Incident: Thomas Fire Wildfire
The primary objective for fire mapping is to provide information for firefighters, fire management and the public.
Accurate mapping is an essential fire support tool and takes many formats and scales. Map products include operational, fire progression, transportation, and briefing maps.
Maps are derived from a variety of sources, depending upon intended use, and accuracy is required. Generally, base maps are developed from current aerial and satellite photography. Both contour maps and flat base maps are used depending upon specific needs. Geographic information specialists (GIS) use data gathered in the field to produce these maps in fire camp.
These detailed maps highlight planned and completed fire line, perimeter of open line, drop points, division and branch breaks and pertinent features for the given period. Accuracy of this data is verified by using global positioning system (GPS) equipment.
For tactical mapping needs, the topographic base series is used to record known fire perimeters. Topographic maps aid strategy planning based on specific terrain conditions and to plan safety zones for firefighter safety.
A variety of different kinds of maps are expanded to an extra large scale to be used for pre-shift briefing, media interviews, and public meetings. These maps are simplified compared to operational maps and feature fire perimeter and control lines in relation to local communities, major roads, and prominent landmarks.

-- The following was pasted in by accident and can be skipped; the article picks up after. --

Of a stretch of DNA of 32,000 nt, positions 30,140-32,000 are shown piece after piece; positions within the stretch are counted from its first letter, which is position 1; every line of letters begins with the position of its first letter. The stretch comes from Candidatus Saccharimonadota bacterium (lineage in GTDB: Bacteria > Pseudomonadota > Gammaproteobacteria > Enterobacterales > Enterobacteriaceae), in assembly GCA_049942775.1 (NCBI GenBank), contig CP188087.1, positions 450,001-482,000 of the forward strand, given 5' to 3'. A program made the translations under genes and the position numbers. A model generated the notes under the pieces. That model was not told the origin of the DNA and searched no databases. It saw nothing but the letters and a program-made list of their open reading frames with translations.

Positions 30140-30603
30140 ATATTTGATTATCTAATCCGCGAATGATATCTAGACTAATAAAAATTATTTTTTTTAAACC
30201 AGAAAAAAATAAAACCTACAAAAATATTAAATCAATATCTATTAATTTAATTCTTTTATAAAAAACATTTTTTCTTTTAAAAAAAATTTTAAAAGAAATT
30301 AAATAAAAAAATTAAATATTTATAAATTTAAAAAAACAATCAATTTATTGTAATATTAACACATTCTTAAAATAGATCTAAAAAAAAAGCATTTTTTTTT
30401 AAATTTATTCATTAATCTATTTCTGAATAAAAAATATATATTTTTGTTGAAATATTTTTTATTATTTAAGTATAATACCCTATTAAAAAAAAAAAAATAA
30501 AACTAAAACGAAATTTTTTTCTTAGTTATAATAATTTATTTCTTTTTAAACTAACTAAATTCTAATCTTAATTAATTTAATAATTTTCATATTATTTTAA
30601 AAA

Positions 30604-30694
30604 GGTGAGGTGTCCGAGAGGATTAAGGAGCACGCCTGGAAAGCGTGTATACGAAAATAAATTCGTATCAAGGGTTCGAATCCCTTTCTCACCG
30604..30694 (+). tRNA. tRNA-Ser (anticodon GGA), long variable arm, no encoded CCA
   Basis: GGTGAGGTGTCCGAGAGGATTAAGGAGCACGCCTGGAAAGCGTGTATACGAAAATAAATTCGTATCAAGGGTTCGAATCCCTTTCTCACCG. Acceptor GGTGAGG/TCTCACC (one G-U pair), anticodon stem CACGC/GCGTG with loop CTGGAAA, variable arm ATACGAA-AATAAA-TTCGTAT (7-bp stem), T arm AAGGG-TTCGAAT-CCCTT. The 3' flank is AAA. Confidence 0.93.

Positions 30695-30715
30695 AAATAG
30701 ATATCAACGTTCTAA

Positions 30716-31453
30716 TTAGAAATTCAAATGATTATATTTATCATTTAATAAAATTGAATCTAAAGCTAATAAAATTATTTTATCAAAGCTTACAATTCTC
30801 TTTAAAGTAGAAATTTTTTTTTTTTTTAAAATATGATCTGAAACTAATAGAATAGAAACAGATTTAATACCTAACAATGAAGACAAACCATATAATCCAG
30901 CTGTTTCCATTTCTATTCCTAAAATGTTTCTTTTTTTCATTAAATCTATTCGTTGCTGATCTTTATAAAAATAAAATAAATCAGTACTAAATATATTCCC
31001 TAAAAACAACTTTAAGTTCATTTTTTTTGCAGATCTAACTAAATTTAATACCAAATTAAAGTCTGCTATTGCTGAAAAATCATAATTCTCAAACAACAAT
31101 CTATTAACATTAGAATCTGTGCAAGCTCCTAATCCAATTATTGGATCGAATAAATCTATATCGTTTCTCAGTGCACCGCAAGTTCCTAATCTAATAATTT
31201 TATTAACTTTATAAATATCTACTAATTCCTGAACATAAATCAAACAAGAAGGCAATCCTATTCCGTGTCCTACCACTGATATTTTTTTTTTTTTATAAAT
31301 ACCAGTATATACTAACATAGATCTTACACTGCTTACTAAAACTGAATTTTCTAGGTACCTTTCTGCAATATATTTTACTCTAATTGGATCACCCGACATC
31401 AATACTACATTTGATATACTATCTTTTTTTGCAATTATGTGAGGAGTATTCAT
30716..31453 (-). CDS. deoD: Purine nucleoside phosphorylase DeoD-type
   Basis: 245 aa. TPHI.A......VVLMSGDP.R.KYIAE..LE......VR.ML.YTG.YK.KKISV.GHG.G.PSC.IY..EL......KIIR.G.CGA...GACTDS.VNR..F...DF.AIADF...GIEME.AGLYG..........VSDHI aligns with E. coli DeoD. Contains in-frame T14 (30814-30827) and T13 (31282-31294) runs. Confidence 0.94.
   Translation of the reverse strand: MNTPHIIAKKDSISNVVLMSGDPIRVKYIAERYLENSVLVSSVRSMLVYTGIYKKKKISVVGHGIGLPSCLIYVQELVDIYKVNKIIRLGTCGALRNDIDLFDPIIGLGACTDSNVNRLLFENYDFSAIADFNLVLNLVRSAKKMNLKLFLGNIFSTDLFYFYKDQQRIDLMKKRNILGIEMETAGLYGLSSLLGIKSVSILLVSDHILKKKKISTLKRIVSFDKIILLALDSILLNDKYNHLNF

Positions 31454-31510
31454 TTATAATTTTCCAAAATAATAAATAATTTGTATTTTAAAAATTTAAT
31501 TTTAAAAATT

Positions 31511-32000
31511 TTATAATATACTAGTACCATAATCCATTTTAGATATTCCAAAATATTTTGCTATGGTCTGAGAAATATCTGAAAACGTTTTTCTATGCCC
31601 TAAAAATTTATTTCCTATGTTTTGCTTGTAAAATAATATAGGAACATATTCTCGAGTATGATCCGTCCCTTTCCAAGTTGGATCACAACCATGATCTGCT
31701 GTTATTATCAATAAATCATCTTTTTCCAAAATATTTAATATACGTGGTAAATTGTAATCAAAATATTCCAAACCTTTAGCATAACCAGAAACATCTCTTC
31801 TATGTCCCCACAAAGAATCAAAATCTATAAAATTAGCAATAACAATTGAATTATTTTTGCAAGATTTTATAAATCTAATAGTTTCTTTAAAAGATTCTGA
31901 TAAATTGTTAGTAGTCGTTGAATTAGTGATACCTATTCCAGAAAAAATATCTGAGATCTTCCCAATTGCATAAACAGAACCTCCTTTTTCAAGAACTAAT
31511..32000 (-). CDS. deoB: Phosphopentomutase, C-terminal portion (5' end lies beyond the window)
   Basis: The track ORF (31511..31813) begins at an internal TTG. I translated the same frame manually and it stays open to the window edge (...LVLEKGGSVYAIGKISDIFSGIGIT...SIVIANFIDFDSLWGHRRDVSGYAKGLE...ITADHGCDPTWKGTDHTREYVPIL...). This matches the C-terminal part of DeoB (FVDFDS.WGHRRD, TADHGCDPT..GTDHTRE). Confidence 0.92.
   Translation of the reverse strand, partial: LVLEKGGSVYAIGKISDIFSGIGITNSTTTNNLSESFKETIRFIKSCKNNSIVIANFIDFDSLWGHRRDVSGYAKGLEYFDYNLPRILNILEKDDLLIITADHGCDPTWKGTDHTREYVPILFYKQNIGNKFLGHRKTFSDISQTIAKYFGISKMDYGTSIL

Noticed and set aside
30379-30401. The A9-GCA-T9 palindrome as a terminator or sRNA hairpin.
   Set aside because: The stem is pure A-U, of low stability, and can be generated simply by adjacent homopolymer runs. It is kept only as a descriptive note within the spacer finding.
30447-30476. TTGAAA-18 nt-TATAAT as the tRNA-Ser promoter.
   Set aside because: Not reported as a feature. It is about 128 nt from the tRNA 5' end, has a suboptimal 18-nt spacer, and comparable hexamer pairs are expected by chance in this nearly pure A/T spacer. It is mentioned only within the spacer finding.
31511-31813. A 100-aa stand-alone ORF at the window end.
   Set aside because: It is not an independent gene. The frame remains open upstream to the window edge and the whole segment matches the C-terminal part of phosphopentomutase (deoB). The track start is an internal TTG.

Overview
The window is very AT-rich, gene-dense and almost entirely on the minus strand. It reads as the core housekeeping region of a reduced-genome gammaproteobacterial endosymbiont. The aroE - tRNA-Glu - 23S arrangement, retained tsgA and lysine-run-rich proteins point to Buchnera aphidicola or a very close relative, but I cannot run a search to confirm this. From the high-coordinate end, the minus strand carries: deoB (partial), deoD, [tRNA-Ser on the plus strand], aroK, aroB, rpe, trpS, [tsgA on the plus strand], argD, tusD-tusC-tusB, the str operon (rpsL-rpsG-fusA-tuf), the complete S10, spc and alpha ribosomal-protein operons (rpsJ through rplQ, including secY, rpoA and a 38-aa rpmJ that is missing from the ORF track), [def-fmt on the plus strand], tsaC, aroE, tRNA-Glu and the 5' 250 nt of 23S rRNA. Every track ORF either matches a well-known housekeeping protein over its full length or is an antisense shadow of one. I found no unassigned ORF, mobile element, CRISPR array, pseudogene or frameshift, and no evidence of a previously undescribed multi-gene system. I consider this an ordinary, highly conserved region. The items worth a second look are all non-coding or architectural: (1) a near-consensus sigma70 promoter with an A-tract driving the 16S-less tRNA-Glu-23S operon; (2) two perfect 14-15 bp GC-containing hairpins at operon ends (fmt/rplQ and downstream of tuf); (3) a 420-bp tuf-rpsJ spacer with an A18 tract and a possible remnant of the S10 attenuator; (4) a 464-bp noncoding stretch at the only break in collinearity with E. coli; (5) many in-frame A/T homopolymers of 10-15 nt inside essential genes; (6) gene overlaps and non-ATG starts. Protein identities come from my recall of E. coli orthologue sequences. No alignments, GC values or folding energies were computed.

Use of infrared imagery is applied to accurately plot critical hot spots in the fire progression as well as to determine where to best position critical suppression forces. This data is collected by aerial and fixed surveillance and by use of probe-eye hand held scanners. A very small sized ember can be detected and plotted.
From this data, a ground firefighter can calculate accurate GPS coordinates to locate the hot spot in a minimum of time. Infrared mapping can also be used for mapping different fuel types, human activity, vehicle use and more depending upon the heat signature.
Fire Predictive Maps
Fire predictive maps are developed through computer modelling to estimate probable rate and direction of spread, as well as fire size
Fire progression maps are used for plotting fire growth daily. This mapping is used by operation planning specialists for advanced tactical decisions, fire behavior modeling, and administrative analysis.
This is just the beginning of the types of maps used on a wildland fire, other types of mapping predict general fire readiness on a weekly, monthly or seasonal basis using a series that identifies fuel moisture by size class, fire related weather, and fire danger ratings by weather station zones, recording lightning strikes, live fuel moisture conditions and other fuel modeling parameters.